Correcting RGB Color Value Scales for FLUX LED Strip plugin devices in Indigo – Python Scripting

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I ran into a very frustrating problem last night while trying to work on some scripting within Indigo for controlling the LED colors of a new LED strip. I had no problem with actually controlling colors using the built-in UI tools for updating colors, but a slightly more complex usage presented a major problem.

The issue started with a need to save the current state of the individual RGB values in the LED strip, before I apply a change, such as when a notification occurs. This is to ensure that after a notification “flash” occurs that the colors will go back to the same values they were before the notification.

Via scripting, I had no problem getting the values. The problem occured when I went to restore the values. As it turns out, I struggled with this issue most of the night until I finally figured out that it was a difference between how the UI treats RGB values and how they are actually stored in the device.

The problem is that I was retrieving RGB values that were based on a scale with a minimum of 0 and a maximum of 255, but when I passed these values back the UI was converting those numbers, incorrectly, into values on a scale of 0 to 100. Eventually, I realized that before I can restore the individual color values, I must first convert them to the UI’s scale.

In addition, and perhaps I confused this with that issue, before I figured it out, I also had problems changing the color more than once in the same script. This may have been more of a timing issue (a kind of race condition) so I split the two scripts into seperate actions with a 5 second dely for the second script.

Here’s the first script that reads the LED strip’s color values and stores them into Indigo variables. The last line changes the RGB settings to display a yellow color, for notifications.

dev = indigo.devices[1681458792]
indigo.variable.updateValue(indigo.variables[872936515],value=unicode(int(dev.redLevel)))
indigo.variable.updateValue(indigo.variables[770189775], value=unicode(int(dev.greenLevel)))
indigo.variable.updateValue(indigo.variables[753658911], value=unicode(int(dev.blueLevel)))
indigo.variable.updateValue(indigo.variables[1059165341], value=unicode(int(dev.brightness)))
indigo.dimmer.setColorLevels(dev, 100, 100, 0, 0)

The first ID used represents the Indigo ID for the LED strip. The other four IDs are for the Indigo variables. All of these devices are unique to my Indigo setup, my devices and my variables. The correct values can easily be acquired by right-clicking (or Control-click) on the item within Indigo to select the ‘Copy ID’ option.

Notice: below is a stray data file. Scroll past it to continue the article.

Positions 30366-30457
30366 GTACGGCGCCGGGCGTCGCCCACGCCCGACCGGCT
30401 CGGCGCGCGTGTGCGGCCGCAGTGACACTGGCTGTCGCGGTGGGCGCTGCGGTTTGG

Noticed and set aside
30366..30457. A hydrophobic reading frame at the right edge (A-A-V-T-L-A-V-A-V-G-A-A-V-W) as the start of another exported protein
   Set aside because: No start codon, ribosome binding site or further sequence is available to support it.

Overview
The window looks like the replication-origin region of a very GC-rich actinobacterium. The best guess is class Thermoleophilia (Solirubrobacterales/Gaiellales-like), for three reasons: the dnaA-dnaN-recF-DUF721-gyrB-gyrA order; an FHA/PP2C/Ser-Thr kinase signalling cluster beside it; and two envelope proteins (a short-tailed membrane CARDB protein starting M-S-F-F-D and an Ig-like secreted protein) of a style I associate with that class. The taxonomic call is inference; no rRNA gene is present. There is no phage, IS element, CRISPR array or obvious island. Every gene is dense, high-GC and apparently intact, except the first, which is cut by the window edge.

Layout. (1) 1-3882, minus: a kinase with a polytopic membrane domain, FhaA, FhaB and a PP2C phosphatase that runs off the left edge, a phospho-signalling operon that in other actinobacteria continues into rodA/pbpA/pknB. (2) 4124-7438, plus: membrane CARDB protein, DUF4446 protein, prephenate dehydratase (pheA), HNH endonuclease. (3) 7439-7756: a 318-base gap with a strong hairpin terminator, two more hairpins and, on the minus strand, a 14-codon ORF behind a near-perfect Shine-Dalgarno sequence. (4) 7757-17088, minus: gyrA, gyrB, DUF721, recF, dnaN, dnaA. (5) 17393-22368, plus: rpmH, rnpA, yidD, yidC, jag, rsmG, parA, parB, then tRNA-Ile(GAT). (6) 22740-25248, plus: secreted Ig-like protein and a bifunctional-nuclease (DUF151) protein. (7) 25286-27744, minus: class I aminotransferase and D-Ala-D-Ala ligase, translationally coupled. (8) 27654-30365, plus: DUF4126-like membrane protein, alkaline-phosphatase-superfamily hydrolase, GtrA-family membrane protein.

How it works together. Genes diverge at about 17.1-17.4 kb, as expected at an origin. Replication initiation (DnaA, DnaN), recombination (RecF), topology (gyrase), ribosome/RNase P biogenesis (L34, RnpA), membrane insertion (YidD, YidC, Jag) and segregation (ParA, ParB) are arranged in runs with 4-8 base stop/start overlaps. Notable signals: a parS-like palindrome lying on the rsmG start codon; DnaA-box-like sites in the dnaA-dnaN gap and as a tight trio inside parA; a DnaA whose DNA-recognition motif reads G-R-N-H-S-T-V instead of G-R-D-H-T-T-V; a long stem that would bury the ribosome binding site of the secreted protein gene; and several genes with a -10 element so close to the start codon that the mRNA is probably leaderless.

The next part of the script restores the value of the individual color variables. It first converts each value to an integer (all Indigo variables are stored as strings, so they must be converted for this type of usage) and then do some simple math to convert the RGB values to the appropriate scale. The original equation I found had more components but I removed them since the minimum value in both scales is always zero; by removing the zeros it had no effect on the final calculation.

Note that RGB values being set should be integers as well, before being used to actually change the color values.

dev = indigo.devices[1681458792]
valRed = ((int(indigo.variables[872936515].value) * 100) / 255)
valGreen = ((int(indigo.variables[770189775].value) * 100) / 255)
valBlue = ((int(indigo.variables[753658911].value) * 100) / 255)
indigo.dimmer.setColorLevels(dev, int(valRed), int(valGreen), int(valBlue), 0)

So far, this seems to be working properly.

Using TextWrangler to Generate HTML Form Option Values from a Text List

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While working on a project I needed to find a way to take a text-based list of values and convert them to drop-down options for an HTML form.

For example, I a have list in a text file like this:

One
Two
Three
Four

I need to convert them to this:

<option value="One">One</option>
<option value="Two">Two</option>
<option value="Three">Three</option>
<option value="Four">Four</option>

The items above would then be enclosed within a SELECT tag.

For a list this short I would just code it by hand but when you start hitting lists of 25 or more options it quickly becomes time-consuming. I attempted to use a Find and Replace operation in Dreamweaver using RegEx but ran into a problem.

Eventually, I moved over to TextWrangler for Mac. I’m not a RegEx guru but after doing some reading I came up with a method that works well.

In TextWrangler I opened the file and then went to the Search menu option and clicked Find.

Here’s what I’m using:

Find: ^(.*)$
Replace: <option value="\1">\1</option>

Also, and this is critical, I checked the option to use “Grep” under Matching. This enables the use of Regular Expressions.

The find pattern captures anything between the beginning and end of the line. In the replace section it takes whatever matches and then inserts it into the surrounding text (\1 instructs the software to insert the contents of the match).

Here’s a screenshot of the dialog:

Handbrake Crashes When Converting XVID Encoded AVI

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I had some video files sitting around that I wanted to convert to a format that I could use with the Apple TV (Second Generation). I tried dumping them into Handbrake on the Mac, which usually does an excellent job of converting, but it crashed every time.

I tried the same in the Windows version but it also crashed

As far as I could tell these files were encoded with XVID. I’m not 100% certain but that appeared to be the issue.

To get around this problem I ended up using ffmpegx. In my case, it worked perfectly. I used it to convert the XVID encoded avi files to H.264. I was then able to watch them via the Apple TV.